Only 9% of LSD and Psilocybin Users Experience Hallucinogenic Flashbacks, Study Says
Acid and shroom flashbacks are minor enough that they should not be considered an impediment to psychedelic research or therapy, researchers believe.
Published on December 23, 2022

Fewer than 10% of psychedelic research study subjects experience flashbacks after taking LSD or psilocybin, PsyPost reports.

These findings are sourced from a unique study exploring the poorly-understood phenomena of psychedelics-induced flashbacks. Unlike other drugs, the psychoactive effects of psychedelics can spontaneously reoccur days or months after the initial dose wears off. These recurring effects can include perceptual alterations, mood changes, or feelings of depersonalization, but these strange sensations often fade within minutes.

These unusual experiences usually only occur once or twice ever, but in some rare cases they can reoccur persistently for years. Psychiatrists have even come up with a name for this phenomenon: hallucinogen-persisting perception disorder (HPPD). This official diagnosis only applies to people who experience significant distress or impairment as a result of persistent flashbacks, though.

Anecdotal reports and media portrayals suggest that acid flashbacks are common, but relatively few research studies have explored exactly how common. And now that research into the therapeutic use of psychedelics is expanding, the need to understand these phenomena is becoming even more critical. To shed more light on the matter, a team of Swiss and German researchers conducted a new study investigating how often participants of psychedelic research studies actually experience flashbacks.

“Overall, current knowledge with regard to flashback phenomena and HPPD is very limited and mostly based on case reports and naturalistic studies,” the study's authors, published in the Psychopharmacology journal, explain. “However, flashbacks are assumed to be among the most relevant side effects of hallucinogenic drugs. Given the renewed scientific interest to use these compounds in clinical trials and as potential therapeutic agents ... these phenomena should be investigated more carefully.”

The researchers started off by collecting data from six prior placebo-controlled psychedelic research experiments. These experiments enrolled 142 subjects, including 90 participants who received LSD, 24 who received psilocybin, and 28 who took both drugs. In follow-up visits scheduled after the original experiments, each subject was asked if they experienced flashbacks or other persisting psychoactive effects after completing the trials.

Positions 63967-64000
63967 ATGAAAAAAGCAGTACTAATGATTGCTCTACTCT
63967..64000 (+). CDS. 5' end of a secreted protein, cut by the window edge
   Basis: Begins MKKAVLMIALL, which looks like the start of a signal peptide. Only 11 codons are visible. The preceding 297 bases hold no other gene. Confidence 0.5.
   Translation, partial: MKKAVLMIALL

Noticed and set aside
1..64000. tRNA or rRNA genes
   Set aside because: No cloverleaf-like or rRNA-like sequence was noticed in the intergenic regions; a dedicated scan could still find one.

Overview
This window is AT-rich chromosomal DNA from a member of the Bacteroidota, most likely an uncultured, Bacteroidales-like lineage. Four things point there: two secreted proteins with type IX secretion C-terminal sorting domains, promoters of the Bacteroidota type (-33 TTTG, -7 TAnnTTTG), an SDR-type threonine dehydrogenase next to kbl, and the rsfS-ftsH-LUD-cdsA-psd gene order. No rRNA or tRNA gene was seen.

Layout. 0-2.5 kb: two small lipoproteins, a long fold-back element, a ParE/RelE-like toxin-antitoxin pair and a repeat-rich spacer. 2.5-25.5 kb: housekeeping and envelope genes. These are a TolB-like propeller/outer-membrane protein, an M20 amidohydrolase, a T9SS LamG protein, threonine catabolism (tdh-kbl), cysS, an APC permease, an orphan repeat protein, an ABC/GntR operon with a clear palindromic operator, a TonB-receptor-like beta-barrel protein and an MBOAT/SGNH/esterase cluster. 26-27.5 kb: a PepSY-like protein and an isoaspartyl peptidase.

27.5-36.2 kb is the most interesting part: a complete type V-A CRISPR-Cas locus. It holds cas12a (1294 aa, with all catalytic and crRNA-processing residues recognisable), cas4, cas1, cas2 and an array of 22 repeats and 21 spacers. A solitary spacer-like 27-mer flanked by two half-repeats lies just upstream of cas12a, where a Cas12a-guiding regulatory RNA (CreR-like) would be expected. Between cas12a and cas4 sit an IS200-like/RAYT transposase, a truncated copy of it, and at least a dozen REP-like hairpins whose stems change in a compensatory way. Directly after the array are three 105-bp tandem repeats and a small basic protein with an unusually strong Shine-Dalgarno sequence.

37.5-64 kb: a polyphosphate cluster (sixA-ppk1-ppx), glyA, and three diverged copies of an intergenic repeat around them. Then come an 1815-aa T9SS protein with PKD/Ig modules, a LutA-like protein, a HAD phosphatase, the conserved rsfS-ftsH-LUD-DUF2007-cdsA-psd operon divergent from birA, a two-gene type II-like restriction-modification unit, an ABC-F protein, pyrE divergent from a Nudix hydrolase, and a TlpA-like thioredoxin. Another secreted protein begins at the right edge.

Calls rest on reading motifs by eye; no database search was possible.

At the completion of the original studies, only 13 participants (9.2%) reported having flashbacks. In ten of these cases, the subjects described their experiences as either neutral or positive. One subject reported having brief unpleasant flashbacks for four days after taking LSD, and another subject had a single distressing flashback 17 days after taking psilocybin. These two subjects said these unpleasant flashbacks did not impair their daily lives or have any lasting negative impact, however. 

In an additional follow-up study, the researchers reached out to the participants of the initial experiments and asked if they were still experiencing flashbacks. One participant said that she had about 30 additional flashbacks for 7 months after taking LSD, but these experiences were so brief and minor that they did not interfere with her daily life. No other subjects experienced recurring flashbacks, and not one of the 142 subjects met the criteria for HPPD at any point in the study.

“Drug-like experiences after the administration of LSD and psilocybin seem to be a relatively common phenomenon in clinical trials with healthy participants,” the researchers concluded. “However, the flashback phenomena observed in this study were transient, mostly experienced as benign and did not impair daily life.”

“Overall, 1.4% of the subjects participating in our trials reported distressing experiences related to flashback phenomena and these conditions did not require treatment. No cases of HPPD according to DSM-V criteria occurred in our sample,” the authors added. “Our data suggests that flashbacks are not a clinically relevant problem in controlled studies with healthy participants.”

Cover image via

Chris Moore
Chris Moore is a New York-based writer who has written for Mass Appeal while also mixing records and producing electronic music.
Share this article with your friends!
By using our site you agree to our use of cookies to deliver a better experience.